Town Crier

Sometimes it’s strange how one story can be reported so differently in two different papers. No, this isn’t about politics. It’s about some muf­fins, prize-winning muf­fins and the boys who baked them.

On Aug. 27, 1952, the Wil­ming­ton Crusader had a short piece at the bottom of the front page about some youngsters winning prizes at the Middlesex County 4-H Fair in Groton. Unless you were one of the kids listed, the article would itself have taken a blue ribbon for “boring.”

Why would anyone pay at­tention to such a story? The answer lies in the other story, which appeared on the front page of the Boston Globe, four days earlier: “Mother Breaks Arm and Leg, but Gets Prize Winners to Fair.”

“Three Wilmington boys won prizes in a muffin baking contest today, but it cost the mother of two of them a broken leg and a broken arm.”

Right there, you begin to smell a delicious story. But the story submitted to the Crusader left out the best in­gredients.

“The boys, Melvin White Jr, 15; his brother Andrew, 10, and William Cossman, (sic) 13, are members of the All­boys Food Club,” the Globe wrote. “The mother, Mrs. Mar­jorie R. White, 38, is their leader.

“Mrs. White had confidence in her boys this morning as she watched them place their muffins in her auto for the trip to the second annual Middlesex Coun­ty 4-H Fair at the old Groton Fair Grounds.”

4-H is a youth activities program geared toward ru­ral children run by county extension services under state agricultural colleges.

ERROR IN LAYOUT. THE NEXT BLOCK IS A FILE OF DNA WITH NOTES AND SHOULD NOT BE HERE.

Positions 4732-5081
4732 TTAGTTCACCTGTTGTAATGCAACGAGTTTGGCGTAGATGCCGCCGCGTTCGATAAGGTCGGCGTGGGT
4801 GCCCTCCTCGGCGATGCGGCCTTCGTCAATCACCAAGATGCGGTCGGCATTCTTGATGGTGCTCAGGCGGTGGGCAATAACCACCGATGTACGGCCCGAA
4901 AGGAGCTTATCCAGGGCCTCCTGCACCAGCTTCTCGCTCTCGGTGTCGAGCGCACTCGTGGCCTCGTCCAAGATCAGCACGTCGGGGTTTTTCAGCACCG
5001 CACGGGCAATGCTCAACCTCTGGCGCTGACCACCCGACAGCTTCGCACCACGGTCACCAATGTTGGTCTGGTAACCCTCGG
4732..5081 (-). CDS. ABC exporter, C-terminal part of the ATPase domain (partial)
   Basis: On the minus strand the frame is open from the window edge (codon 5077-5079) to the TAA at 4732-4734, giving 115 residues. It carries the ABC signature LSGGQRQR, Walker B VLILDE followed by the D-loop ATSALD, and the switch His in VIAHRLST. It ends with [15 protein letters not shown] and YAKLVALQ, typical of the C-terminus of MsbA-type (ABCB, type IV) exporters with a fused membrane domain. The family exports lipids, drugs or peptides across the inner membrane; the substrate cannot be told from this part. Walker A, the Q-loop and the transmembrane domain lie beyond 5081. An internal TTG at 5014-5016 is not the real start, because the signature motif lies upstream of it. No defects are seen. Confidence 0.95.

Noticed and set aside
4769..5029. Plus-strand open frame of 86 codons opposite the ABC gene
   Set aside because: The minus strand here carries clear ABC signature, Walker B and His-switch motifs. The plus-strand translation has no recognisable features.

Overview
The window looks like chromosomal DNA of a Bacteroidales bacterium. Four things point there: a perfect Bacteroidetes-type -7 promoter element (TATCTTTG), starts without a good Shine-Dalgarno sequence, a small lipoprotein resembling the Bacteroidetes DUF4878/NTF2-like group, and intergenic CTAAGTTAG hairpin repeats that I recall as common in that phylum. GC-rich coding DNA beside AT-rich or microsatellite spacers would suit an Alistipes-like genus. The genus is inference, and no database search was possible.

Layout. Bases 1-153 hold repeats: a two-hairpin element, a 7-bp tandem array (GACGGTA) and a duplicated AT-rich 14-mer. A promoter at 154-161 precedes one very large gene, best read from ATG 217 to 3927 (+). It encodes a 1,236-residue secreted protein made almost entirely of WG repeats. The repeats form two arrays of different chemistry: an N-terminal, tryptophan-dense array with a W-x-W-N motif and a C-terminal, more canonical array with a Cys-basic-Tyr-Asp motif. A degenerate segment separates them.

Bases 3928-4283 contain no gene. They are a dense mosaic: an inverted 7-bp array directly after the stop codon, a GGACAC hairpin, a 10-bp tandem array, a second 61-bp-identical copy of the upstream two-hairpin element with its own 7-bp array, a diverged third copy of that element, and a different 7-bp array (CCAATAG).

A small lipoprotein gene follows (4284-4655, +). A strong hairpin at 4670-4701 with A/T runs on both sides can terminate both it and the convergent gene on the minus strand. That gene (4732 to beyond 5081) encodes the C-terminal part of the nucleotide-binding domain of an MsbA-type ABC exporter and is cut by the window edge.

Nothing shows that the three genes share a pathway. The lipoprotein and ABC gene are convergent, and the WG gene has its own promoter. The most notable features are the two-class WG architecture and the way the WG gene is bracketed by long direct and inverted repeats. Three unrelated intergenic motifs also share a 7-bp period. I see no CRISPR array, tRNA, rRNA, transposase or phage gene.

The Globe article continues: “Making the trip with Mrs. White were Andrew and William; James Coss­man (sic) 11, Rickey White, 6 and brothers Bruce, 5 and Craig, 2. Melvin White stay­ed behind.”

The families were neighbors on Woburn Street in Wil­mington, near Lowell Street.

“As the auto neared the Groton line from Littleton on Route 119, it suddenly went out of control and crashed into a tree.

“The quest for honors seemed ended as Littleton Police Chief John Hannigan drove the saddened group to the hospital, where Craig was also held for treatments of face and head cuts and possible internal injuries. The other boys escaped with cuts and bruises.

“Despite her pain, Mrs. White was determined that her boys should have their chance. A friend of Mrs. White was paged at the fair grounds. The friend drove to the hospital, collected the boys and the muffins and delivered them in time for the judging.”

What prizes did the boys win? For this, we turn back to the Crusader story, a news release by someone in 4-H. Andrew White won third place for his muffins. Willi­am Cosman, fourth, and Mel­vin White, Jr., fifth.

Not a mention of the muf­fins, the accident or Mrs. White’s injuries.

The Crusader article ran with a small headline, “Win first prize at Groton fair.”

Three Wilmington girls have won first prizes at the Middlesex County 4-H Fair, held in Groton on Aug. 22 and 23.

The Misses Jean Bouse­field, Brenda Corcoran and Georgette Crispo were all awarded first prizes, which consisted of a cash award for their work. Miss Bouse­field had made a crocheted doll. Miss Corcoran made a knitted hat and Miss Crispo a set of mittens.

Other prizes were awarded, as well. Joyce Corum won second prize for a painted tray, while in the third prize division were Rose Marie Enos, Georgette Crispo, Joyce Corum, Patricia Walsh and Andrew White. Fourth prizes were won by Brenda Corcoran and William Cos­man, while fifth prizes were won by Jean Bousefield and Melvin White.

Rose Marie Enos won honorable mention, and a blue ribbon for a hooked rug.

67 years later, Jim Cosman writes: I got the Blue Rib­bon; Andrew a 3rd; Billy a 4th, and I don’t remember Melvin being there. The group, he said, called themselves the Dough Boys.

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